On the job for six weeks now, he is enthusiastic about this new opportunity. “It’s been great,” he said. “I’ve been looking for a team and to be reintroduced to the culture of the food bank. The chance to build something from the ground up is exciting.”

Born in Ohio, raised in Dallas, Nathan attended college in Kansas City, then graduated Vanderbilt Divinity School in 2014 before coming here. A pastoral background that nurtured skills in listening, empathy and caring for others will help him in cultivating and maintaining relationships with rural partners, and to be attentive to the needs of the community-based organizations in those communities. Nathan feels it’s a great fit with his experience in community organizing, starting new programs, working with local leaders, helping to build capacity, and guiding organizations and individuals in how to sustain an effort.

The SFB-CRC Rural Program is a pilot and so it’s experimental for us, but we believe it’s an important step to bring services to those who cannot or may not see the opportunity to come to us. There are so many possibilities with the program, particularly with rural health, which means not only physical health, but also the “social determinants of health including economic opportunity.”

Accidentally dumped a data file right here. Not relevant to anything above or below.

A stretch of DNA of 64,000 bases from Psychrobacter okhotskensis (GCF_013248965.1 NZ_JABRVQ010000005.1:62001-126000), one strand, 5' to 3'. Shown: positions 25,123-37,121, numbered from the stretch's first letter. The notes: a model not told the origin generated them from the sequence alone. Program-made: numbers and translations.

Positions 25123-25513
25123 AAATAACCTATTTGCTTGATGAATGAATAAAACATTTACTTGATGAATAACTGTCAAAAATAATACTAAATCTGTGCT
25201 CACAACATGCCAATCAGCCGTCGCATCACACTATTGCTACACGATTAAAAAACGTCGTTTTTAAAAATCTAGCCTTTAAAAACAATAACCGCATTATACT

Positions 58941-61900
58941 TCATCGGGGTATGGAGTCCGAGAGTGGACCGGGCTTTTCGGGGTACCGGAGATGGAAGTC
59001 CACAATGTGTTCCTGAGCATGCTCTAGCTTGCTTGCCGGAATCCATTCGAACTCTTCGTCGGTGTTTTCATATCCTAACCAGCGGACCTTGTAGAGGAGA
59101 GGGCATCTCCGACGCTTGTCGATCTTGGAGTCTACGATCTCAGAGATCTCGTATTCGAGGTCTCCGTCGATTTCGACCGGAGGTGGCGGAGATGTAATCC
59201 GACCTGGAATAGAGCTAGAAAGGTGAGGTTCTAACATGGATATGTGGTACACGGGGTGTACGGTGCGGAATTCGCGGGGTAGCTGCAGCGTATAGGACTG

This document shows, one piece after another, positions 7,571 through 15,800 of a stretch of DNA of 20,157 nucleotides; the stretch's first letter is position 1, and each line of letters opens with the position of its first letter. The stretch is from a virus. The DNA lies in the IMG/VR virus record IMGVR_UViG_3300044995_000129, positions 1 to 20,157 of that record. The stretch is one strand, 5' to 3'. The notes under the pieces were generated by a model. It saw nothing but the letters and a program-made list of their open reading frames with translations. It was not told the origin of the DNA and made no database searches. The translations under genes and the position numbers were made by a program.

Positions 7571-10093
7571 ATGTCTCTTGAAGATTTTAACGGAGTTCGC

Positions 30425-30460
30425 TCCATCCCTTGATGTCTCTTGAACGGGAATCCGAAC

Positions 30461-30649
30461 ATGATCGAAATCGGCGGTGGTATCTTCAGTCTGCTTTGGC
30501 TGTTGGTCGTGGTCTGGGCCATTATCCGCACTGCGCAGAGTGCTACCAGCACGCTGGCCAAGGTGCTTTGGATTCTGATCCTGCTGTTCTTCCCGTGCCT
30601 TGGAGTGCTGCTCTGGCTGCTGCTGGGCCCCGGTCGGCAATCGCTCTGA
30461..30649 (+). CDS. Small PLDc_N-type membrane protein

Readers may recall that we are eagerly awaiting the customization of a trailer used as a mobile classroom, office, food distribution site, and more. Nathan is conducting a comprehensive needs assessment to determine what Summit, Arivaca, Amado, Sasabe, Ajo and others want and need to improve their family, health, and economic well-being utilizing this mobile unit. He’s already hearing they need food assistance, as well as workforce development and adult education from financial coaching, basic computer skills, entrepreneurship, social media fluency, and behavioral health services. There is lots of potential for reaching out to rural communities as Nathan works to help move this program forward.